But I think buried in this story is something so revolutionary, so incendiary, so transformative that it’s something that everyone needs to experience. Because this story will bring up the depths within us that we, as nice Canadians, keep buried. It’ll bring up the stuff that the Holy Spirit wants to change within us. And as I’ve prepared I’ve felt the Holy Spirit do that within me.
So that’s my prayer for Sunday – that the Holy Spirit might change all of us. But to begin why not read the passage and ask God to begin the process of changing you because we all need that:
Leaving that place, Jesus withdrew to the region of Tyre and Sidon. A Canaanite woman from that vicinity came to him, crying out, “Lord, Son of David, have mercy on me! My daughter is demon-possessed and suffering terribly.” Jesus did not answer a word. So his disciples came to him and urged him, “Send her away, for she keeps crying out after us.” He answered, “I was sent only to the lost sheep of Israel.” The woman came and knelt before him. “Lord, help me!” she said. He replied, “It is not right to take the children’s bread and toss it to the dogs.” “Yes it is, Lord,” she said. “Even the dogs eat the crumbs that fall from their master’s table.” Then Jesus said to her, “Woman, you have great faith! Your request is granted.” And her daughter was healed at that moment. Jesus left there and went along the Sea of Galilee. Mathew 15:21-28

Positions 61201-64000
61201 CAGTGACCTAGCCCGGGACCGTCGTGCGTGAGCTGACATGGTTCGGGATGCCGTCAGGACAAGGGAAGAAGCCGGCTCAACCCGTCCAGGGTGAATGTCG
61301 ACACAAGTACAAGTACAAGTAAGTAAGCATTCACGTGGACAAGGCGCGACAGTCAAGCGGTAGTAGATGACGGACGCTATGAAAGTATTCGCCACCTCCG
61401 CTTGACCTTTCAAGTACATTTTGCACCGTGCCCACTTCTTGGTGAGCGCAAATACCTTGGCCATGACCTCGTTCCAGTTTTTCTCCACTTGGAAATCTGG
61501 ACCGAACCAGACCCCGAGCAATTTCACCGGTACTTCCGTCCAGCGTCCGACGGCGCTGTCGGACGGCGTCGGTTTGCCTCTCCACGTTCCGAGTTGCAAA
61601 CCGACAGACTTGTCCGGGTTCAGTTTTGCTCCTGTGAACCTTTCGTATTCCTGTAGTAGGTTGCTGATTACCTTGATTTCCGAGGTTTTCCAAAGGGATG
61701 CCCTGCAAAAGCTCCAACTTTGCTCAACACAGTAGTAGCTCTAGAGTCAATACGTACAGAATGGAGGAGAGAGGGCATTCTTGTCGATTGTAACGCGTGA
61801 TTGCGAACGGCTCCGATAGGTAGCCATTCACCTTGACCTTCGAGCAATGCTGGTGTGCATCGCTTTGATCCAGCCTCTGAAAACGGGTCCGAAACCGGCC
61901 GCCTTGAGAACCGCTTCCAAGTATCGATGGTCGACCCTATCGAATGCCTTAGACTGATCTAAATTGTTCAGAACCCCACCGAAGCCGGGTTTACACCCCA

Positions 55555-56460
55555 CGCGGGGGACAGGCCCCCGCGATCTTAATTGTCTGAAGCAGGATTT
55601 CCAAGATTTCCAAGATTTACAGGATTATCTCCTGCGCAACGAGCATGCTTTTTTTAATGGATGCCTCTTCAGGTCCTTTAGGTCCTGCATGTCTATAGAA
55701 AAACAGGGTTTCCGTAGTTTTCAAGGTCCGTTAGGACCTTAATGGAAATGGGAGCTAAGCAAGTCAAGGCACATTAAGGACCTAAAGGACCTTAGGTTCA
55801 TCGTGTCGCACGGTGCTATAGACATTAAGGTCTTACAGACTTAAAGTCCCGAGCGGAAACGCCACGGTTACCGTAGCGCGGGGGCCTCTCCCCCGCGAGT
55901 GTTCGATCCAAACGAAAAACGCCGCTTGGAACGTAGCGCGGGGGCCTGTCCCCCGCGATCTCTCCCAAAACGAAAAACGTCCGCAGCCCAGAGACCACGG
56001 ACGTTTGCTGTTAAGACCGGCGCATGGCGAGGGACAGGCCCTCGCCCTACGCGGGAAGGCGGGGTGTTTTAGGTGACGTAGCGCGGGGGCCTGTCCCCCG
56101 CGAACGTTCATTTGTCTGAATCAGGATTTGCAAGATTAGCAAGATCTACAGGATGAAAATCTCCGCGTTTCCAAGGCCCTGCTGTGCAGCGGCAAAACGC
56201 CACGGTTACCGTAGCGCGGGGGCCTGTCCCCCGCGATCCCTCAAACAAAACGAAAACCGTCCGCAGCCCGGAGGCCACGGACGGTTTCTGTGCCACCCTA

On Sunday we looked at how we are called to follow Jesus. We were exploring the posture, disposition, and attitude of an apprentice. Because doing the same things as Jesus won’t make us Jesus-like unless we have the same attitude as Jesus. So we discovered that the attitude of Jesus is one of self-sacrificial service.